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Audio-visual synchrony and feature-selective attention co-amplify early visual processing

Abstract

Our brain relies on neural mechanisms of selective attention and converging sensory processing to efficiently cope with rich and unceasing multisensory inputs. One prominent assumption holds that audio-visual synchrony can act as a strong attractor for spatial attention. Here, we tested for a similar effect of audio-visual synchrony on feature-selective attention. We presented two superimposed Gabor patches that differed in colour and orientation. On each trial, participants were cued to selectively attend to one of the two patches. Over time, spatial frequencies of both patches varied sinusoidally at distinct rates (3.14 and 3.63 Hz), giving rise to pulse-like percepts. A simultaneously presented pure tone carried a frequency modulation at the pulse rate of one of the two visual stimuli to introduce audio-visual synchrony. Pulsed stimulation elicited distinct time-locked oscillatory electrophysiological brain responses. These steady-state responses were quantified in the spectral domain to examine individual stimulus processing under conditions of synchronous versus asynchronous tone presentation and when respective stimuli were attended versus unattended. We found that both, attending to the colour of a stimulus and its synchrony with the tone, enhanced its processing. Moreover, both gain effects combined linearly for attended in-sync stimuli. Our results suggest that audio-visual synchrony can attract attention to specific stimulus features when stimuli overlap in space.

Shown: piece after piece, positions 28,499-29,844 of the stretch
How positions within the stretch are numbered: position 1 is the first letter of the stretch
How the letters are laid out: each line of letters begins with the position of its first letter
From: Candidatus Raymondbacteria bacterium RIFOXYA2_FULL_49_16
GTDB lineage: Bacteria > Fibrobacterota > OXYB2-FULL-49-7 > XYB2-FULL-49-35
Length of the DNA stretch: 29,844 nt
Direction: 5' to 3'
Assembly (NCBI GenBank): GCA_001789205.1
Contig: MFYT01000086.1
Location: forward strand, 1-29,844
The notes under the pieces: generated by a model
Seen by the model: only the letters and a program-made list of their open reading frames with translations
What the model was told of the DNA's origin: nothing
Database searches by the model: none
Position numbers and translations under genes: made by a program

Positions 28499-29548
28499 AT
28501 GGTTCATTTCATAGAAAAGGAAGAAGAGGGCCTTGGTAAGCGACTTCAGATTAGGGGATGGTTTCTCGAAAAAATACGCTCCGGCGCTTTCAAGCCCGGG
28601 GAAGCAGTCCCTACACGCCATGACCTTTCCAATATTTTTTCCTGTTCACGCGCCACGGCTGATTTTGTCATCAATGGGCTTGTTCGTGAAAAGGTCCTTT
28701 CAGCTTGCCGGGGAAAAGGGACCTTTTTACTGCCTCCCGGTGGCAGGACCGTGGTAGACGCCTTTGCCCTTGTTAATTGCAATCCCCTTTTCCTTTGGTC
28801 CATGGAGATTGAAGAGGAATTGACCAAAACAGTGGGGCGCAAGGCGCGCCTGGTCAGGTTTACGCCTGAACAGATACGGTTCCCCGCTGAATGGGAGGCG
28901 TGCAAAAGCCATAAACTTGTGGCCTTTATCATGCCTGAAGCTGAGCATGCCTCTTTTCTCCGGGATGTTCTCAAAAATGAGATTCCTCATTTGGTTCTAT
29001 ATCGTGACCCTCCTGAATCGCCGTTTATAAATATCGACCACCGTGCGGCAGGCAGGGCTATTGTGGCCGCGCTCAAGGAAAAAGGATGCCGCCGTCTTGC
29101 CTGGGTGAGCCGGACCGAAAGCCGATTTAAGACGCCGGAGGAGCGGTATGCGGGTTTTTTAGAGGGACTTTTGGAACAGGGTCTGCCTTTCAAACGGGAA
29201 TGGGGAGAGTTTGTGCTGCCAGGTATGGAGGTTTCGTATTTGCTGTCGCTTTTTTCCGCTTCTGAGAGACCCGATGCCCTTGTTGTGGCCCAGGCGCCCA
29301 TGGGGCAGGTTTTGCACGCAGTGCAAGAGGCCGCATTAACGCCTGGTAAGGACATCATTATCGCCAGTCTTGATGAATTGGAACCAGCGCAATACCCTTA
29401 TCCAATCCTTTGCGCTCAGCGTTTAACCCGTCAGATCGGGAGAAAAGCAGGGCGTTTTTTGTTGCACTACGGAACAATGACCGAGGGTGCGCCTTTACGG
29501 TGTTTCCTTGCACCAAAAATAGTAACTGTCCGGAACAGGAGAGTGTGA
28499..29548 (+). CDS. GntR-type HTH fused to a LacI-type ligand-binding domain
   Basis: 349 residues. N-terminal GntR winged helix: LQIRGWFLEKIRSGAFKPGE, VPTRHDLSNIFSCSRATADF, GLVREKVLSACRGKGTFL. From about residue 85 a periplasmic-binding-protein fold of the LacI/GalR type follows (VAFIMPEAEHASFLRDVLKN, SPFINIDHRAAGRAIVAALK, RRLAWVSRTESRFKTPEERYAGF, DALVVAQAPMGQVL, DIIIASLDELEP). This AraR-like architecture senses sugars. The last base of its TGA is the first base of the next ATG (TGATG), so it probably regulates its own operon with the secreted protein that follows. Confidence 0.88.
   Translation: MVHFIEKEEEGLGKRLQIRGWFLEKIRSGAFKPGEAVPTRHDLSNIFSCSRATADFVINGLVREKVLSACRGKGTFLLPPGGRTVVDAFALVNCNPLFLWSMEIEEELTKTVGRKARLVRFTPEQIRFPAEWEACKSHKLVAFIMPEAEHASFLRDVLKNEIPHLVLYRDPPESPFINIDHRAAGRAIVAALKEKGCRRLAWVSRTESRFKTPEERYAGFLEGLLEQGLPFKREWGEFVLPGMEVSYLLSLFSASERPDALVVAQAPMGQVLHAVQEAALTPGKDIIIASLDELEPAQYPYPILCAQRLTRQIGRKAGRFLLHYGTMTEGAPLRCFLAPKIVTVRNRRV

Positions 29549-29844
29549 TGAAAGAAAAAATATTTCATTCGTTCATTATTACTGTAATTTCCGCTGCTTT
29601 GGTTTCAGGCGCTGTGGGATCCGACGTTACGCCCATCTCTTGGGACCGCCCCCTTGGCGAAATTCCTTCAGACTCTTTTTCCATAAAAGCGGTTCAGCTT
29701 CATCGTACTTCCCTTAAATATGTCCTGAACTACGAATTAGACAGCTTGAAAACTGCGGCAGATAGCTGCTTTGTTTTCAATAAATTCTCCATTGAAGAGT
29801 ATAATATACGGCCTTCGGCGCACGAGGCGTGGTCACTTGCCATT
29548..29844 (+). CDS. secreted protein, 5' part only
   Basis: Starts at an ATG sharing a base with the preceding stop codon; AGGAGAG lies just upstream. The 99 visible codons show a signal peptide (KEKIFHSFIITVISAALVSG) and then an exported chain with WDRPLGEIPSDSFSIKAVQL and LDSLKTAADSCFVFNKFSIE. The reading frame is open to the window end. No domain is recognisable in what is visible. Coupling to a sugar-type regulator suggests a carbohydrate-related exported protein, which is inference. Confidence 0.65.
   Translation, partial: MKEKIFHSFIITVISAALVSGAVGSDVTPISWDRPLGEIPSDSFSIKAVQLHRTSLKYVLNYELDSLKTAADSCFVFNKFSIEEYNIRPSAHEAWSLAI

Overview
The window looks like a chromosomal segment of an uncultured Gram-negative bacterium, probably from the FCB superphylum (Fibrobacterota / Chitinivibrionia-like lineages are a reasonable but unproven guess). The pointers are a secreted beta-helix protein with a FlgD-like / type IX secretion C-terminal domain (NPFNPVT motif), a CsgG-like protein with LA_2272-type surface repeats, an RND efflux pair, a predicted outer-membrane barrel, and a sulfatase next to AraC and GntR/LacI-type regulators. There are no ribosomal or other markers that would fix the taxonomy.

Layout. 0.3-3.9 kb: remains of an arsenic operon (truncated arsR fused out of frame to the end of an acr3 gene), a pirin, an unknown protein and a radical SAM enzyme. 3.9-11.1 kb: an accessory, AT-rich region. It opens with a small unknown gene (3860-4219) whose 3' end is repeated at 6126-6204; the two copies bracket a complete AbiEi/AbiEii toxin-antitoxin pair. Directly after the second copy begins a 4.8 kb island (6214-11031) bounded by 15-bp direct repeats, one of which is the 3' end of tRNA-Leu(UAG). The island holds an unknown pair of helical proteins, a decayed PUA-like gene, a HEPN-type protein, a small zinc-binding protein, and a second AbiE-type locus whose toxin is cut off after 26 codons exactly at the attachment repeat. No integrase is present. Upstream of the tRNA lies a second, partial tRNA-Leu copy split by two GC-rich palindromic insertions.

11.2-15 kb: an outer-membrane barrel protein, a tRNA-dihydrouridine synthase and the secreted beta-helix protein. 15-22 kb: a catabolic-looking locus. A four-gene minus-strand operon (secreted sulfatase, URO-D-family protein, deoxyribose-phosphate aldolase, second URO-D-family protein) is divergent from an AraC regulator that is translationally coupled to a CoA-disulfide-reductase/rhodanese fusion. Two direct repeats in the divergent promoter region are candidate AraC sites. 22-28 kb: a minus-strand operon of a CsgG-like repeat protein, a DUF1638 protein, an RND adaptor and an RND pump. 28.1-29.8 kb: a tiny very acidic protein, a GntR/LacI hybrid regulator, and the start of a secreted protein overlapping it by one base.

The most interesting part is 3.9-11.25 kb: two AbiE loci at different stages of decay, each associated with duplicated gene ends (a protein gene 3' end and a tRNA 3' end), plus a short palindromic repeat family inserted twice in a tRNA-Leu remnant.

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Acknowledgments

Work was supported by the Deutsche Forschungsgemeinschaft (Grant No. MU972/21-1). Data presented here were recorded at the Institut für Psychologie, Universität Leipzig. The authors appreciate the assistance of Renate Zahn and Emanuele Porcu in data collection. The experimental stimulation was realized using Cogent 2000 developed by the Cogent 2000 team at the Functional Imaging Laboratory and the Institute of Cognitive Neuroscience and Cogent Graphics developed by John Romaya at the Laboratory of Neurobiology at the Wellcome Department of Imaging Neuroscience.

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Correspondence to Christian Keitel.

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Keitel, C., Müller, M.M. Audio-visual synchrony and feature-selective attention co-amplify early visual processing. Exp Brain Res 234, 1221–1231 (2016). https://doi.org/10.1007/s00221-015-4392-8

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Keywords

  • Feature-based attention
  • Selective attention
  • Multisensory integration
  • Audio-visual synchrony
  • Brain oscillations
  • Neural rhythms
  • Steady-state visual evoked potentials (SSVEP)
  • EEG
  • Brain–computer interface (BCI)